Indian policymakers have begun the groundwork for a new architecture to strengthen the countrys financial system, to preclude the possibility of a Lehman Brothers-type collapse of a big Indian financial institution. The High Level Co-ordination Committee on Financial Markets (HLCCFM), which has representation from all financial regulators and finance secretary, is readying a paper that will outline the mechanism to ensure financial stability in the country.
The paper would also look at conglomerates or multi-product financial service providers, say a bank also having an insurance arm or a mutual fund business, as these pose bigger risks to the system than single product service providers, a senior finance ministry official told ET. The paper is expected to be ready in about 2 months, the official said. The panel is also looking at the regulatory framework and working of credit rating agencies and is expected to come out with its report in 3-5 months.
It outline the reforms framework required to insulate the countrys financial system from a meltdown similar to the one in the industrialised world last financial year. There is a view among the policymakers that systematically important financial institutions (SIFIs) would need to be tackled differently to ensure that they do not create any systemic risks for the financial markets at any point in time.
This assessment becomes important in context of the agenda for the next generation financial sector reforms outlined by the Prime Minister Manmohan Singh at the India Economic Summit on Sunday. While making a case for financial sector reforms, he also emphasised that India needs to strengthen its financial system even though Indian banks or financial institutions remained shielded from the global crisis.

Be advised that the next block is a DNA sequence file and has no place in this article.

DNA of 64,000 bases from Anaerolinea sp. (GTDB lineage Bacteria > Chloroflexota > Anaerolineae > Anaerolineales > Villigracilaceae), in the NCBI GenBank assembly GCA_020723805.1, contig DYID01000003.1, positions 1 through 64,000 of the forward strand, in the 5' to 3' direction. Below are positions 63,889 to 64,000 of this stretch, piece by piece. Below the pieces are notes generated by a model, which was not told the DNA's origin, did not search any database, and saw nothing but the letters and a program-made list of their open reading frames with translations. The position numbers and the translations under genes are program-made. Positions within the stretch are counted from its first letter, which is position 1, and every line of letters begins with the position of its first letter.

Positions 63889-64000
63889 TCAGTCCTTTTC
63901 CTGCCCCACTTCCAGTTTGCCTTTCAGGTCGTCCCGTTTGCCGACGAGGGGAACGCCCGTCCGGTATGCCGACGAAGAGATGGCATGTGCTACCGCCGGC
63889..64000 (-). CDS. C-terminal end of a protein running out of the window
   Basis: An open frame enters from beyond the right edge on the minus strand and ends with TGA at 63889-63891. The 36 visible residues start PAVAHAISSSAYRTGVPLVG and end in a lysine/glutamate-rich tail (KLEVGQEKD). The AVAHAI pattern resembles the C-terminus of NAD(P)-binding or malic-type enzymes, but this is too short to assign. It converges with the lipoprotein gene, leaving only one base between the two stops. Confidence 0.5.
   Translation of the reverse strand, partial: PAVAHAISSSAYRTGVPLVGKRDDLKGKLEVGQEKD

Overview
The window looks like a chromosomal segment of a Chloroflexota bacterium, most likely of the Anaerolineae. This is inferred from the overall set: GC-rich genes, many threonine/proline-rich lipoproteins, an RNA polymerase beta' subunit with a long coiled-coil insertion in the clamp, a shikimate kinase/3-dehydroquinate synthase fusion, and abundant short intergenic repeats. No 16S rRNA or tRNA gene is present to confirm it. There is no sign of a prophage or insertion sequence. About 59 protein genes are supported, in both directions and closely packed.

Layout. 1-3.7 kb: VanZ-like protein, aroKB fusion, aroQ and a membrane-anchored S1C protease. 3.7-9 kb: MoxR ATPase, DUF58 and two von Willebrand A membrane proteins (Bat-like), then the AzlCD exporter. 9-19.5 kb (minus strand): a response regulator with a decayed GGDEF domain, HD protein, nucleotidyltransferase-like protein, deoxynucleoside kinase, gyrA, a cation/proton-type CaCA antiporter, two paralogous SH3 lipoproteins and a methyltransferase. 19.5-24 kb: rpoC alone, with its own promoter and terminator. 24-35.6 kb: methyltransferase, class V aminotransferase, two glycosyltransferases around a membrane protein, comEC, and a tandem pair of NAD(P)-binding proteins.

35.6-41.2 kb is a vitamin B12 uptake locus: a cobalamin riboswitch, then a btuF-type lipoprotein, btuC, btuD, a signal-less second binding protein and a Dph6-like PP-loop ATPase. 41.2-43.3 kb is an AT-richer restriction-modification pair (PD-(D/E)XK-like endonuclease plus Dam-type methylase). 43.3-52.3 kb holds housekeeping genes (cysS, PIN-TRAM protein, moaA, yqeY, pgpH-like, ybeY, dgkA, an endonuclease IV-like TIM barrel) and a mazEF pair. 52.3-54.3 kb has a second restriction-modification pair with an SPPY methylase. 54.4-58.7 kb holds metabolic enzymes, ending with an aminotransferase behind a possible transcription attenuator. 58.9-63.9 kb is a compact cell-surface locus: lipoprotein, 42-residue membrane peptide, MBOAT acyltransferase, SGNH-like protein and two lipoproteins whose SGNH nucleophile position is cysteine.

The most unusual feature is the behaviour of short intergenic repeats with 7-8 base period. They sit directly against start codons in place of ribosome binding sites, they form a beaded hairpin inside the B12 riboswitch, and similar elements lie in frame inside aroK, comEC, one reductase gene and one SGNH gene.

..All these issues will be addressed through gradual but steady progress in financial sector reforms to make the sector more competitive while ensuring an efficient regulatory and oversight system, he had said. The government has already began examining the financial system as suggested by Raghuram Rajan, former chief economist at the IMF and currently a special advisor to the Prime Minister Manmohan Singh.
The Rajan committee had suggested that trading in all financial assets should be governed by a single regulator, a fact that was even alluded to by finance secretary Ashok Chawla at a seminar on Wednesday. He also said the government is looking at strengthening HLCCFM to make it more broad-based and effective to deal with issues in the financial sector.
We are just trying to see what is the best method of making it more effective, more broad-based (and) how it should function, Mr Chawla said while ruling out any need to give legal teeth to the committee or a super regulator for financial sector. The HLCCFM is chaired by the RBI governor. It has the finance secretary, heads of Sebi, Pension Fund Regulatory and Development Authority (PFRDA), and Insurance Regulatory and Development Authority (IRDA) as its members.